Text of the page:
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I have a question about this:

We discussed socialism as allowed by law.

Does "as allowed by law" go with "socialism" or "discussed"? In another word, what is allowed by law? Socialism or the discussion itself?

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Without context, it's impossible to be sure, but as socialism is a social/economic system/theory (i.e. not really something that can be allowed by law), I would say that most readers would understand "as allowed by law" to modify "discussed". –  Samuel Lijin Jul 3 at 14:02
    
@SamuelLijin Not at all. As far back as the 1880s Bernard Shaw and the Fabians were very fond of pointing out that much of existing law was 'socialist' in intent and effect, and many contemporary conservatives echo that notion, albeit as a matter for outrage rather than approbation. –  StoneyB Jul 3 at 14:54
    
This question has implications beyond those which I think you intend to raise, so I have posted a further question about it on ELU –  StoneyB Jul 3 at 18:22

2 Answers 2

The phrase would be parsed as modifying discussed only if it were set off with a comma (or expressed with corresponding comma-intonation in speech) or moved to an earlier position:

We discussed socialism, as allowed by law.

As allowed by law, we discussed socialism.

We discussed, as allowed by law, socialism. (*This one is grammatical but awkward with the very ‘light’ one-word direct object. The parenthetical as allowed by law seems to arise only as a mid-sentence afterthought.*)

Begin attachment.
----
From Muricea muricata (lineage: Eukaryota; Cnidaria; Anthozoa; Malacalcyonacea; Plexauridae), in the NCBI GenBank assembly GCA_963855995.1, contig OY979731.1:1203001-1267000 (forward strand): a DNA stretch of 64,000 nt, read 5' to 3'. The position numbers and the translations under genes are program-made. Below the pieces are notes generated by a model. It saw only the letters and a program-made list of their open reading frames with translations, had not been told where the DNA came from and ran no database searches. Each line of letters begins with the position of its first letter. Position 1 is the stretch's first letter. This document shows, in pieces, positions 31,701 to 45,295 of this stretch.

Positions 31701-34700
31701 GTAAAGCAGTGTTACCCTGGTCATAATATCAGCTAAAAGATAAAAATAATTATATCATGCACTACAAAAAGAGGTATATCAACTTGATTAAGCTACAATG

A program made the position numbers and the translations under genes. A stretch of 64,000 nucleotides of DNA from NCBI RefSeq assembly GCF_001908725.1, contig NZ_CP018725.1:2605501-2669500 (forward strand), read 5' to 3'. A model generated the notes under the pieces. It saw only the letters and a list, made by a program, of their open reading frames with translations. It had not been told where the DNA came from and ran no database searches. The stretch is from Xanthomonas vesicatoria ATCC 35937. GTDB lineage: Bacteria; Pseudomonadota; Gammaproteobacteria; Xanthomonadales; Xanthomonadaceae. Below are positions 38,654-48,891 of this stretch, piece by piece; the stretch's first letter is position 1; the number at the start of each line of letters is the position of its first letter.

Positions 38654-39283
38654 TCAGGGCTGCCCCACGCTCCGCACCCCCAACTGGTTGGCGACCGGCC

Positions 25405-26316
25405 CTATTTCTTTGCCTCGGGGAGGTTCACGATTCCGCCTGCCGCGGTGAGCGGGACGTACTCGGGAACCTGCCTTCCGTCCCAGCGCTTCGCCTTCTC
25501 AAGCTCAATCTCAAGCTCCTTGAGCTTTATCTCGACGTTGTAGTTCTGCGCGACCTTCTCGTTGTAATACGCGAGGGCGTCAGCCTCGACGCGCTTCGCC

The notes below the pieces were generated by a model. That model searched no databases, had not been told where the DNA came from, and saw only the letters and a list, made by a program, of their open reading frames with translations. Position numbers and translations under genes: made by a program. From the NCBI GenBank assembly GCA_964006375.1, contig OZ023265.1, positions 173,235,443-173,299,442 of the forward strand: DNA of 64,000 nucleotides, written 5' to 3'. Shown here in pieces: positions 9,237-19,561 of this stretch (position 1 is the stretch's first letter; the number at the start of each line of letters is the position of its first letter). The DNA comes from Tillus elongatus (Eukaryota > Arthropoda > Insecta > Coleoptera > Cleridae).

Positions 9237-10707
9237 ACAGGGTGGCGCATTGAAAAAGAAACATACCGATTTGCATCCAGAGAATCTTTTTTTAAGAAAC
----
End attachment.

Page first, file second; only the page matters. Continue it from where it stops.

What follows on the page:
In these cases the sentence would involve a “legally allowed discussion”.

But as you have written the sentence, without a comma, as allowed by law is understood to be a restrictive modifier on socialism: what we discussed might be expressed as “legally allowed socialism”.


That is how traditional grammar would put it; contemporary grammars would more likely say that the phrase 'modifies' the entire clause.

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Would "define mood as it relates to a work of fiction" be equally ambiguous, because "as it relates to...." could modify the action of defining mood? –  meatie Jul 4 at 2:15
    
@meatie That's a somewhat different issue than your question raises - in fact, it's the issue I've taken to ELU. See the link in my comment. –  StoneyB Jul 4 at 4:56
    
Maybe you should moved that question from the other site to this site. –  meatie Jul 5 at 1:34
    
@meatie It's so abstruse a grammatical matter I thought it really out of place here; but I will append any findings to my answer here. –  StoneyB Jul 5 at 3:43

It sounds like "as allowed by law" is modifying "discussed". As allowed by law is basically saying they discussed it as much as the law allowed them to, implying that the laws only allow them to talk about socialism to a certain extent.

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